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Ottawa has been using Canadians' own tax dollars to peddle simple-minded flag-waving propaganda in TV ads about Canada's "Responsible Resource Development," particularly when it comes to the Alberta oil sands. Now, Greenpeace is calling them on it.

The ads – put in heavy rotation during Stanley Cup playoff broadcasts – talk about how vital developments such as the oil sands are to the Canadian economy, how they create jobs all over the country, while mentioning that the government has increased pipeline inspections and now requires double hulls on oil tanker ships. They show beautiful landscapes and happy families strolling on pristine shorelines.

Starting next month, Greenpeace is launching its own counter-campaign – consisting of TV ads and online videos featuring Canadian comedic actors satirizing the government's ad strategy, which it calls a $16-million "greenwashing" campaign. In the first TV spot, actor Peter Keleghan ( The Newsroom, Made in Canada ), portraying Canada's environment minister, says, "Being the kind of environment minister that makes big oil companies clean up their mess isn't easy. But buying ads is."

Even for supporters of oil sands development, and the oil sands producers themselves, it's a point well taken. The industry has an environmental credibility problem that may be its biggest long-term obstacle. Ottawa is largely ignoring it while stressing the industry's economic benefits – selling us on what we already know, and missing the point.

Few people would dispute that the oil sands benefit Canada economically. The Canadian Energy Research Institute has estimated that the oil sands will contribute more than $2.1-trillion to Canada's gross domestic product over the next 25 years, and will add 820,000 direct and indirect jobs, based on current expectations for oil sands development. You can quibble with the numbers, but Canadians don't need much convincing that the oil sands are a big economic engine that is likely to get bigger.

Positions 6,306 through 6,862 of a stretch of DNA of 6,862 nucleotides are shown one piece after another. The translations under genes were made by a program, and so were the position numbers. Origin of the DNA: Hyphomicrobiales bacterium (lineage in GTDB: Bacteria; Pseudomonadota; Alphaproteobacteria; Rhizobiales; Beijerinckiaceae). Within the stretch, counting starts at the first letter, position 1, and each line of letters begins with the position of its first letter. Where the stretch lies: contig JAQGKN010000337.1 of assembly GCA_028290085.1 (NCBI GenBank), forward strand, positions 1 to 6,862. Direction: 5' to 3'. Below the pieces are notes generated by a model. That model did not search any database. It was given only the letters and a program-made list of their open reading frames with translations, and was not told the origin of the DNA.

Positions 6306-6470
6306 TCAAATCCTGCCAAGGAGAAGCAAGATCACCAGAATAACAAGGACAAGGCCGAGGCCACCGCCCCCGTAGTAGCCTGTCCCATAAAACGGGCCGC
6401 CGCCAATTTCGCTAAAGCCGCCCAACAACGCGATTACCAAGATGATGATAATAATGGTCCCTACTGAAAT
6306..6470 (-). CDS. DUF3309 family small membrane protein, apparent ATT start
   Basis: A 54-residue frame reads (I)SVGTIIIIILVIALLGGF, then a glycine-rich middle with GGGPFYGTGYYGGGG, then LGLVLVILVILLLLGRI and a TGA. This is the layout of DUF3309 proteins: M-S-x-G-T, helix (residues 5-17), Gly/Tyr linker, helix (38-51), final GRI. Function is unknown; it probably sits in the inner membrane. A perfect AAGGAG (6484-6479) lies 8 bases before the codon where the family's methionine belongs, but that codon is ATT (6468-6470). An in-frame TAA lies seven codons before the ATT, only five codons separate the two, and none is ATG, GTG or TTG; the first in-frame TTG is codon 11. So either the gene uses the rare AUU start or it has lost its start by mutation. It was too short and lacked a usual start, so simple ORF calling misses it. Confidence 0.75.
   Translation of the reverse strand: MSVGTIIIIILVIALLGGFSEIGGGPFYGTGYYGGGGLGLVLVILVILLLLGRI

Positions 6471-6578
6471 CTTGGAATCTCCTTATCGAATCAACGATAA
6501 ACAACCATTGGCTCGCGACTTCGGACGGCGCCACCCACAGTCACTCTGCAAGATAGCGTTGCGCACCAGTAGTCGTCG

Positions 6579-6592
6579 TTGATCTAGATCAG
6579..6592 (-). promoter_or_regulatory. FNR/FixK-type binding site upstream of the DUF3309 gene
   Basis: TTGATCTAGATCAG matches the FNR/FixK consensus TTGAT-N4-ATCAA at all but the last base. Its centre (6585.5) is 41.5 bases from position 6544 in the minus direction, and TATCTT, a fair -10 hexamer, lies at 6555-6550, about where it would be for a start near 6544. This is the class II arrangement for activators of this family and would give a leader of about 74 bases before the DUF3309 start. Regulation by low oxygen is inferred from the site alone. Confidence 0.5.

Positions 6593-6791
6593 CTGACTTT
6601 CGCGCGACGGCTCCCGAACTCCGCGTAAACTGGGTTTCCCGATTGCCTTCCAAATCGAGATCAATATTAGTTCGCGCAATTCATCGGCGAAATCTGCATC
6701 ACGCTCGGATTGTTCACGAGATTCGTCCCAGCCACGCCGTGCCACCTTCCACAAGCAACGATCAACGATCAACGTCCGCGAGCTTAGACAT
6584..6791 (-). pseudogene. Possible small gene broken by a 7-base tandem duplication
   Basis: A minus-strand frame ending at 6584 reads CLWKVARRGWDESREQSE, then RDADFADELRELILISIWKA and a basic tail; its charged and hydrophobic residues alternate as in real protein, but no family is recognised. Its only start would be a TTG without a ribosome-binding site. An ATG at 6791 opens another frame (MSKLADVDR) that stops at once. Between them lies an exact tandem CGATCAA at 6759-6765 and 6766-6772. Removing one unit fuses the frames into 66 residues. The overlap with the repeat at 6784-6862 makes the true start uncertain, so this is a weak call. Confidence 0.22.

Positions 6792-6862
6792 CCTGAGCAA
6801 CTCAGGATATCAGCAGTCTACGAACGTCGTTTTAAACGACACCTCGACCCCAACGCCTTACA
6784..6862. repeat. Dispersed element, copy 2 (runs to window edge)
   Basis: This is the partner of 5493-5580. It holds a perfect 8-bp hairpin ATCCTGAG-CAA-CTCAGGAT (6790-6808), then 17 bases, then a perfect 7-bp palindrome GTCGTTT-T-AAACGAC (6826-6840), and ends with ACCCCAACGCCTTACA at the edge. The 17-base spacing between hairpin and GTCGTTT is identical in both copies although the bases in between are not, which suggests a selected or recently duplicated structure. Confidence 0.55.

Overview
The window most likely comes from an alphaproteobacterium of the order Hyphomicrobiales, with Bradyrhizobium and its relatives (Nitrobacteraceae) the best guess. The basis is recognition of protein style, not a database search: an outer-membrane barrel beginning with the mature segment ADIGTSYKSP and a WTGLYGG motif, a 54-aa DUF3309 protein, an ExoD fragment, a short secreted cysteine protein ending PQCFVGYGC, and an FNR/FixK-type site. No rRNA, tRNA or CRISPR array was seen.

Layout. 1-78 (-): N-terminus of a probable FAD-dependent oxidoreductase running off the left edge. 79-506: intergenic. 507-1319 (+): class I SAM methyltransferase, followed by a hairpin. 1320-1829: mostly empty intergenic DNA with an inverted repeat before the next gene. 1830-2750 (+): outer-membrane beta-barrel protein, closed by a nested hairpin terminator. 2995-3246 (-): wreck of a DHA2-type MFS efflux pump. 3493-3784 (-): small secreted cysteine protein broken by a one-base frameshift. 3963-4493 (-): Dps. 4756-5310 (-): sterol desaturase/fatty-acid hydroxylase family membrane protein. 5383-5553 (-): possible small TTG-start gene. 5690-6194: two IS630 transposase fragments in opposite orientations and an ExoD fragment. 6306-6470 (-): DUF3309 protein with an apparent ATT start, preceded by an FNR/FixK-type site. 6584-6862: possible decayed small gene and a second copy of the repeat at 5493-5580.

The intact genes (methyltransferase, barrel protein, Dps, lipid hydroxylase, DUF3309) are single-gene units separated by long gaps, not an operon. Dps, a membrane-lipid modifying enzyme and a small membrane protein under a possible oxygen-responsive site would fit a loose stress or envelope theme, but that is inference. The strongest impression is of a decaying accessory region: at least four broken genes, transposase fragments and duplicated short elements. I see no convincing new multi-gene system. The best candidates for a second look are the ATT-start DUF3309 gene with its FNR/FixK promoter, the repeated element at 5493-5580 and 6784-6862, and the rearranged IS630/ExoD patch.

What is missing is a serious public discussion on environmental policy. Maybe that's because when it comes to the oil sands, Ottawa doesn't actually have much of an environmental policy.

Its Economic Action Plan earmarked $35.7-million for the oil industry, but the efforts are all directed toward preventing and containing oil spills. About the biggest oil-sands-specific move Ottawa can brag about is the launch last year of a three-year plan to implement a joint federal-Alberta system that will ramp up the air, water, land and biodiversity monitoring of the oil sands.

Ottawa is silent on the public image issue hanging over the oil sands – the perception that it's one of the dirtiest fuel sources in the world in terms of greenhouse-gas (GHG) emissions. The fact is, the industry itself reduced its carbon intensity (GHGs per barrel of oil) by 26 per cent between 1990 and 2011, and the Alberta provincial government has floated plans to sharply increase the carbon tax it charges on oil sands GHG emissions, aiming to slash carbon intensity by 40 per cent.

This is the information the industry needs to impress upon a skeptical public, and the foundation for public debate on whether governments and the industry are doing enough to address the oil sands' long-term environmental viability. But Ottawa can't take credit for them, so instead it talks about jobs and shows us smiling children.

Greenpeace is right: Buying ads and writing up cynical slogans is easy. Informing and engaging public opinion to make it worth the cost? That takes actual effort.

David Parkinson is a contributor to ROB Insight, the business commentary service available to Globe Unlimited subscribers. Click here for more of his Insights, and follow him on Twitter at @parkinsonglobe .

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